The real enemies of a two-state Israel-Palestinian resolution

Peace hopes are hurt by the Palestinian Authority and a lack of scrutiny


An edited version of this article was first published in The Mercury, May 21 2020.

THERE have been multiple reports of the death of the two-state formula to the Palestinian-Israeli conflict. All represent not only wild exaggerations but a distortion of reality. Greg Barns’s latest swing at Israel, suggesting the new Netanyahu government’s plan to possibly extend Israeli sovereignty to areas of the West Bank ends peace hopes, is a good example (Talking Point, May 11).

First, the extent, the scope, and even whether any Israeli move will actually happen, remains unclear. Israel wants to extend its sovereignty to settlements and the strategically vital Jordan Valley to prevent a return to its pre-1967 borders when, at its narrowest, the country was only 15km wide. Decades of Palestinian terror, the rise of Iran, Hezbollah, and Syrian dictator Assad’s murder of 500,000 people have done little to change the dangers

But it comes mainly in the context of the Trump Administration’s “Peace to Prosperity” proposal, setting out a path for an independent Palestinian state. That state would include 70 per cent of the West Bank, as well as the Gaza Strip whose borders would be enlarged with land Israel will cede to it. The two Palestinian territories will be linked by a land corridor and have access to Israeli ports.

Israeli PM Benjamin Netanyahu accepted Trump’s plan. The Palestinian Authority (PA) rejected it before it was released. It is in this context Netanyahu wants to extend sovereignty to West Bank territory that Israel is slated to retain under the plan. But it is widely believed that without a strong Israeli commitment to the principles of the plan and Palestinian statehood, Trump’s endorsement will not be forthcoming.

Ignoring this context, as Barns does, papers over the gaping cracks in his argument.

That the PA threw away another opportunity to negotiate an end to the conflict was disappointing, but its leadership clearly felt confident in doing so. Perhaps this is partly because President Mahmoud Abbas rejected “out of hand”, as he put it, a more generous offer of a Palestinian state in 2008 by Israeli PM Ehud Olmert. This would have included the equivalent of 100 per cent of the West Bank, Gaza and shared sovereignty over Jerusalem’s holy sites.

But the PA has ruled over 40 per cent of the West Bank and more than 95 per cent of the Palestinians who live there since 1994. Hamas has controlled all of Gaza since it overthrew the PA in a ruthless coup two years after Israel unilaterally withdrew in 2005.

In other words, a Palestinian mini-state already virtually exists, enabling the PA to keep its options open. Instead of accepting Trump’s challenge, the PA has ramped up anti-Israel propaganda, particularly at the UN where Palestinian cries of catastrophe are guaranteed not only a sympathetic hearing but suspension of normal rules that characterise logic and international law.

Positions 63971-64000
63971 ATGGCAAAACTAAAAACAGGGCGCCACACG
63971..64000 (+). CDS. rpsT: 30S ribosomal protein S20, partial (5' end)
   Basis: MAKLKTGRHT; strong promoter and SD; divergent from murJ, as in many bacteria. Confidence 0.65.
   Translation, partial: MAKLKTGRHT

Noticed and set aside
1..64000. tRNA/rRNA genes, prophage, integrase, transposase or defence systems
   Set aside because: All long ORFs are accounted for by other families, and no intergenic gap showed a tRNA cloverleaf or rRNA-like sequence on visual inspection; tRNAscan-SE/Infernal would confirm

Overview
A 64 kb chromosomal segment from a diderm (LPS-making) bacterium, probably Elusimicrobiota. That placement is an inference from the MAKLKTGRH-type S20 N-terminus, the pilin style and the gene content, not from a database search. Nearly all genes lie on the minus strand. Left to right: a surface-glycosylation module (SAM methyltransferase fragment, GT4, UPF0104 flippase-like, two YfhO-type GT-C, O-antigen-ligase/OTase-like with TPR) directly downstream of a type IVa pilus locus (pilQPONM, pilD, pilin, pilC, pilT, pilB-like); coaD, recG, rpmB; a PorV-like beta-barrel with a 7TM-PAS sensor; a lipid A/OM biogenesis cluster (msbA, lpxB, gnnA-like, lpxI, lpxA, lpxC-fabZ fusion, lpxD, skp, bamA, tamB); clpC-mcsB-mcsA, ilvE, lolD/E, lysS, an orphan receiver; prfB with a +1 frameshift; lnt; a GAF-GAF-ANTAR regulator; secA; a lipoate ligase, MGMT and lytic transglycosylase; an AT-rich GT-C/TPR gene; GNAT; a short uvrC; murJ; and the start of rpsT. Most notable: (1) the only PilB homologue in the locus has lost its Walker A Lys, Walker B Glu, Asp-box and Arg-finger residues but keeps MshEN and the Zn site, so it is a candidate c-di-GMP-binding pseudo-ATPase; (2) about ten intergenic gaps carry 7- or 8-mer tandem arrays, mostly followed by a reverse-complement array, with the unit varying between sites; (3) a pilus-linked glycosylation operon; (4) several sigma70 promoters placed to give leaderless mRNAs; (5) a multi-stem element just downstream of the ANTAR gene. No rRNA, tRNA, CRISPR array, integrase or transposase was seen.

To say Israel has no legal right to claim sovereignty in the West Bank because international law and the UN say so oversimplifies complex issues. The Jewish people’s right to settle in the West Bank was recognised by the UN and predecessor the League of Nations. With no legitimate sovereign power succeeding British rule in 1948, it can be argued this right remains legally valid. Moreover, given any territory Israel would incorporate is not part of the PA anyway, a change in its legal status is not the deal-breaker Barns claims.

Barns writes, “perhaps we might consider the plight of a people whose lives and destiny are immeasurably worse than ours will ever be in this land.”

On the West Bank, the Palestinian economy and way of life are not dire.

Despite PA corruption, income is higher than in many neighbouring Arab states. Blockaded Gaza has ridiculously high unemployment because Hamas makes ordinary Gazans pay the price for it diverting resources to its goal of eliminating Israel. Israel permits all humanitarian aid, medicines and most goods to enter Gaza through its shared border. Plus, Gaza shares a discrete border with Egypt.

The bitter rift between Hamas and the PA shows no signs of easing, further evidence of the blase attitude Palestinian leaders have towards their people’s “plight”.

If things are so dire, why have Palestinian leaders spent 20 years acting as if they have all the time in the world by rejecting repeated offers to create a Palestinian state and, since 2014, rejecting even the very concept of peace talks?

The past 20 years have shown, if Palestinians genuinely want a two-state outcome, it is available. Yet too many politicians, diplomats, academics and media professionals refuse to accept the PA’s top priority is not achieving a two-state solution, and thus are willing to swallow anti-Israel propaganda, effectively masking decades of intransigence that have not benefited Palestinian people.

Isn’t it time the international community asked why that might be and what needs to change?

Allon Lee is a senior policy analyst at the Australia/Israel & Jewish Affairs Council.